Action must be taken on the nation’s debt now or the nation’s annual interest on the debt will be even more out of control, Sen. Mike Lee warned Sunday.
“Our $31 trillion-plus national debt is so much larger than our economy that we’re having a difficult time keeping up with it,” the Utah Republican said on Fox News’ “Sunday Morning Futures with Maria Bartiromo.” “In just a few years, we’re going to see our national interest on debt skyrocket from around $400 billion a year to well over a trillion a year, and we don’t have that kind of money to cover that and everything else too. So if we don’t get ahead of this now, it’s going to get ahead of us, and we’re all going to suffer as a result.”
Senate Republicans are standing by the party’s policy position that has been held for some time, in calling that any debt ceiling increases should be accompanied by corresponding cuts to spending and by structural, long-term spending measures, he added.
“Look, this isn’t a strictly partisan issue,” said Lee. “Over time, Republicans and Democrats acknowledge many like terms that the national debt is a problem. Way back in 2006, when our national debt was a tiny practice of what it is now, then-Sen. Barack Obama voted against raising the debt ceiling. This isn’t necessarily a Republican or Democrat issue, it is simply an American issue; and we’re fighting for the people on this.”
Meanwhile, the Treasury Department has employed “extraordinary measures” to extend the debt ceiling until early June, but Lee said he thinks something should be done sooner than that.
“Once we blow past the debt ceiling, which should happen in the next few weeks, we’re really at the mercy of the Treasury Department,” he said. “At any time, they could accelerate or decelerate whatever they deem to be the extent of their extraordinary measures, the time period in which they can expend out debt ceiling by looking, metaphorically speaking, for nickels and dimes under the couch cushions. We ought to be doing this now, and I’d love to see Congress pass something and submit it to President [Joe] Biden so that we can address the issue and move on.”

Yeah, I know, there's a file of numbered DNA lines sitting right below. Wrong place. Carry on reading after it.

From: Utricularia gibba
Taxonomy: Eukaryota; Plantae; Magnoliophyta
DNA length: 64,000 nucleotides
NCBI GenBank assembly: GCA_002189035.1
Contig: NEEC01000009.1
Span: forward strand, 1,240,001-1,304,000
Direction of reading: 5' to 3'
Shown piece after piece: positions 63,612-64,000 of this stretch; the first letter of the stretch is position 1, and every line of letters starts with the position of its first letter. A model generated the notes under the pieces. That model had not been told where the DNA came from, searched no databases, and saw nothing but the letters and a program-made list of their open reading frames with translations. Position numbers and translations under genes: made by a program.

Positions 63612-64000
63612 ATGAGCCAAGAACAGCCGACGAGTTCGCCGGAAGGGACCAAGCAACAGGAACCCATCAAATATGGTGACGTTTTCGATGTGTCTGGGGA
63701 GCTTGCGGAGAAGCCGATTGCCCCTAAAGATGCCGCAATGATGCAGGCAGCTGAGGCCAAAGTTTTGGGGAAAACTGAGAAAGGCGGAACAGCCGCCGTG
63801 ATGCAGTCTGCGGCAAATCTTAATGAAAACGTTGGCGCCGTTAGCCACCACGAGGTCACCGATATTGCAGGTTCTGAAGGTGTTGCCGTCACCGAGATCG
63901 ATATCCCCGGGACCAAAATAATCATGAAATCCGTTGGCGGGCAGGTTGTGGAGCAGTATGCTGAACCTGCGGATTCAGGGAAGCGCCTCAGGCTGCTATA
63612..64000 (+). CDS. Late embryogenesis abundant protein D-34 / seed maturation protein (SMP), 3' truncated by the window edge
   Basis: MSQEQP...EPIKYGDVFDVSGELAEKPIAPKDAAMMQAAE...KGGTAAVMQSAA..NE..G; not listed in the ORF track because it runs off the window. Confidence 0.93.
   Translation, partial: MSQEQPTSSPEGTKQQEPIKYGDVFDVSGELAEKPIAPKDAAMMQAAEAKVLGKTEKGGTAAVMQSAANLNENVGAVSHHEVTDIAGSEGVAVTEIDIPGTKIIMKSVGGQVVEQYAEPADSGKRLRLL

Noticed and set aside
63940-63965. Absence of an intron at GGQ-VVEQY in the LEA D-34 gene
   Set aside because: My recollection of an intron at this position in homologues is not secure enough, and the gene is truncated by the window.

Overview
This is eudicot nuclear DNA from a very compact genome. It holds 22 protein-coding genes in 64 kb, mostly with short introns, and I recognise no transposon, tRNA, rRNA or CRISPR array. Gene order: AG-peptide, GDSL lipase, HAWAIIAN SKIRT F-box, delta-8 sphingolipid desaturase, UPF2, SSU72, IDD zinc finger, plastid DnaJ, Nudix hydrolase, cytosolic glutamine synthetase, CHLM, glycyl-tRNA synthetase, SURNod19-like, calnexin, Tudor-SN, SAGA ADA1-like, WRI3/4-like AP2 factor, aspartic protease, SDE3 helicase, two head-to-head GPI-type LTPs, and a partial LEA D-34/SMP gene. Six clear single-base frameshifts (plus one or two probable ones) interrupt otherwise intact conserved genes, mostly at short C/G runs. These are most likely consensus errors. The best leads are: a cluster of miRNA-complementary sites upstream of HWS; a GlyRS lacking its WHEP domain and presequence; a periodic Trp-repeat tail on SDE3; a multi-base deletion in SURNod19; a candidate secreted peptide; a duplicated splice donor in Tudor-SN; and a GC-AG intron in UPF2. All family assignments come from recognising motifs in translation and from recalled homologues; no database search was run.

However, many lawmakers will find a way to delay the issue until before a Senate recess, said Lee. And if that happens with the debt ceiling, “you’d have members scrambling and panicking and perhaps voting for something they wouldn’t otherwise vote for. That’s why we control our own schedule. The executive branch doesn’t. We’ve got to act now. We can do it in a way that really puts us on a better economic footing.”
Lee also on Sunday talked about a new trove of classified documents connected with Biden that has been found at the University of Delaware. He said he agrees that the president should take such matters seriously, as the law does, “and the punishment for not taking it seriously are great.”
He added that he found it surprising that Biden had in his possession Senate documents, because of the difficulty with which it takes to remove them from the chamber.
“Under no circumstance does the senator hold on to these classified documents,” said Lee. “I don’t even know how he would have done this. It’s really scary and confusing to me how that would have even happened.”
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